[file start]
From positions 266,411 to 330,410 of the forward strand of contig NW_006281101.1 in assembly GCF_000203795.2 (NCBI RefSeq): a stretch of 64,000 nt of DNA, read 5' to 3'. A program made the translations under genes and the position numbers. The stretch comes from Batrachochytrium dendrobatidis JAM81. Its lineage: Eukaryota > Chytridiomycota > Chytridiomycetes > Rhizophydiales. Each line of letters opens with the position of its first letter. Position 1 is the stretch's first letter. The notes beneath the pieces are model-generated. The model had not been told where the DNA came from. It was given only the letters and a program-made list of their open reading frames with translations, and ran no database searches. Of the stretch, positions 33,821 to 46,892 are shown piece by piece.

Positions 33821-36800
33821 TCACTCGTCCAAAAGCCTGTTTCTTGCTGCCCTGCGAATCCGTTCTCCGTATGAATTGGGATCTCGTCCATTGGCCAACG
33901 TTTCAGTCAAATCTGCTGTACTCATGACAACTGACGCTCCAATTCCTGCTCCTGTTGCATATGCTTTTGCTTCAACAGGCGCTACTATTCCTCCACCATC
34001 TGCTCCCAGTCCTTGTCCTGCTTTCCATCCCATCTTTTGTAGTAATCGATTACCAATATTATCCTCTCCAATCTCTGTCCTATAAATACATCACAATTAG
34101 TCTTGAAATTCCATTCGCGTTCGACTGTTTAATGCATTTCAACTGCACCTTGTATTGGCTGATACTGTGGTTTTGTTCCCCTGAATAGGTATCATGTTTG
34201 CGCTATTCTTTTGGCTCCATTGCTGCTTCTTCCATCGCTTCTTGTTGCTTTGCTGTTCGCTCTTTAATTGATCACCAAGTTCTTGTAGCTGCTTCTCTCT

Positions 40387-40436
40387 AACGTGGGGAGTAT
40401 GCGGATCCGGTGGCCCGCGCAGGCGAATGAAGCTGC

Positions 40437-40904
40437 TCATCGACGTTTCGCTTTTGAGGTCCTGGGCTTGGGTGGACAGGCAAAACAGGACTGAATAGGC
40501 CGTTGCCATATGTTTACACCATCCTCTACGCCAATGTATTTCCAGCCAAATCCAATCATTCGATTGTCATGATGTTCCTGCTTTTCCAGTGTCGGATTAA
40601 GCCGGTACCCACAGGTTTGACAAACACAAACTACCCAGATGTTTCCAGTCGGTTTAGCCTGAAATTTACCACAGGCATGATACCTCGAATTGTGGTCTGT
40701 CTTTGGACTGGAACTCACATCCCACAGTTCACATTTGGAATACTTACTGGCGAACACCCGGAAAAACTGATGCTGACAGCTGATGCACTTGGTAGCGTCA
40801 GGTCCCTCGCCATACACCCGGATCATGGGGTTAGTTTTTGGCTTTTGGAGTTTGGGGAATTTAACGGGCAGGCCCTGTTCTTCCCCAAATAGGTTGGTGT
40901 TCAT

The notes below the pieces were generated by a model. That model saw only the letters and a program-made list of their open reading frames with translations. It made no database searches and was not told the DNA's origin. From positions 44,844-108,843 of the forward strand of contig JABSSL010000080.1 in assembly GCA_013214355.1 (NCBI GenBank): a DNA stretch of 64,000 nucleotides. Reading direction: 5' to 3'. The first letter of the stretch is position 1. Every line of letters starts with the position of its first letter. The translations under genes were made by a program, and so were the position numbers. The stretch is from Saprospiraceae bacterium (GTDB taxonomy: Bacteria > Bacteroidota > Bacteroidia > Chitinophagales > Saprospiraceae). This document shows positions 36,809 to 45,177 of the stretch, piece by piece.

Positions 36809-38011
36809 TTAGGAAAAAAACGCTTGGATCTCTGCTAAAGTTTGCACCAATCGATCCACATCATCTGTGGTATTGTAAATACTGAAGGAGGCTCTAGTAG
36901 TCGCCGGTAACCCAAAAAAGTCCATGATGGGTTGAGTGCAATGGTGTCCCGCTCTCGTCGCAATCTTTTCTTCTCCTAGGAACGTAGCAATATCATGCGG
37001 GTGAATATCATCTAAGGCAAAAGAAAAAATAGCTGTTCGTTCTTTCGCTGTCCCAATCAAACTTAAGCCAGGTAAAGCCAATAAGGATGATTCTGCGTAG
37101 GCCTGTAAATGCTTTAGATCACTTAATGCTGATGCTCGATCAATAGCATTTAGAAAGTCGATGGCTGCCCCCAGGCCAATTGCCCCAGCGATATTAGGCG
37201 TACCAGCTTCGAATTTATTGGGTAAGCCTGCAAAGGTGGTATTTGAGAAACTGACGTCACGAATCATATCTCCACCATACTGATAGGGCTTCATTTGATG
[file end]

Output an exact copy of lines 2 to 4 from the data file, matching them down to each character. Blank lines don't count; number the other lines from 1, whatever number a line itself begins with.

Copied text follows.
Positions 33821-36800
33821 TCACTCGTCCAAAAGCCTGTTTCTTGCTGCCCTGCGAATCCGTTCTCCGTATGAATTGGGATCTCGTCCATTGGCCAACG
33901 TTTCAGTCAAATCTGCTGTACTCATGACAACTGACGCTCCAATTCCTGCTCCTGTTGCATATGCTTTTGCTTCAACAGGCGCTACTATTCCTCCACCATC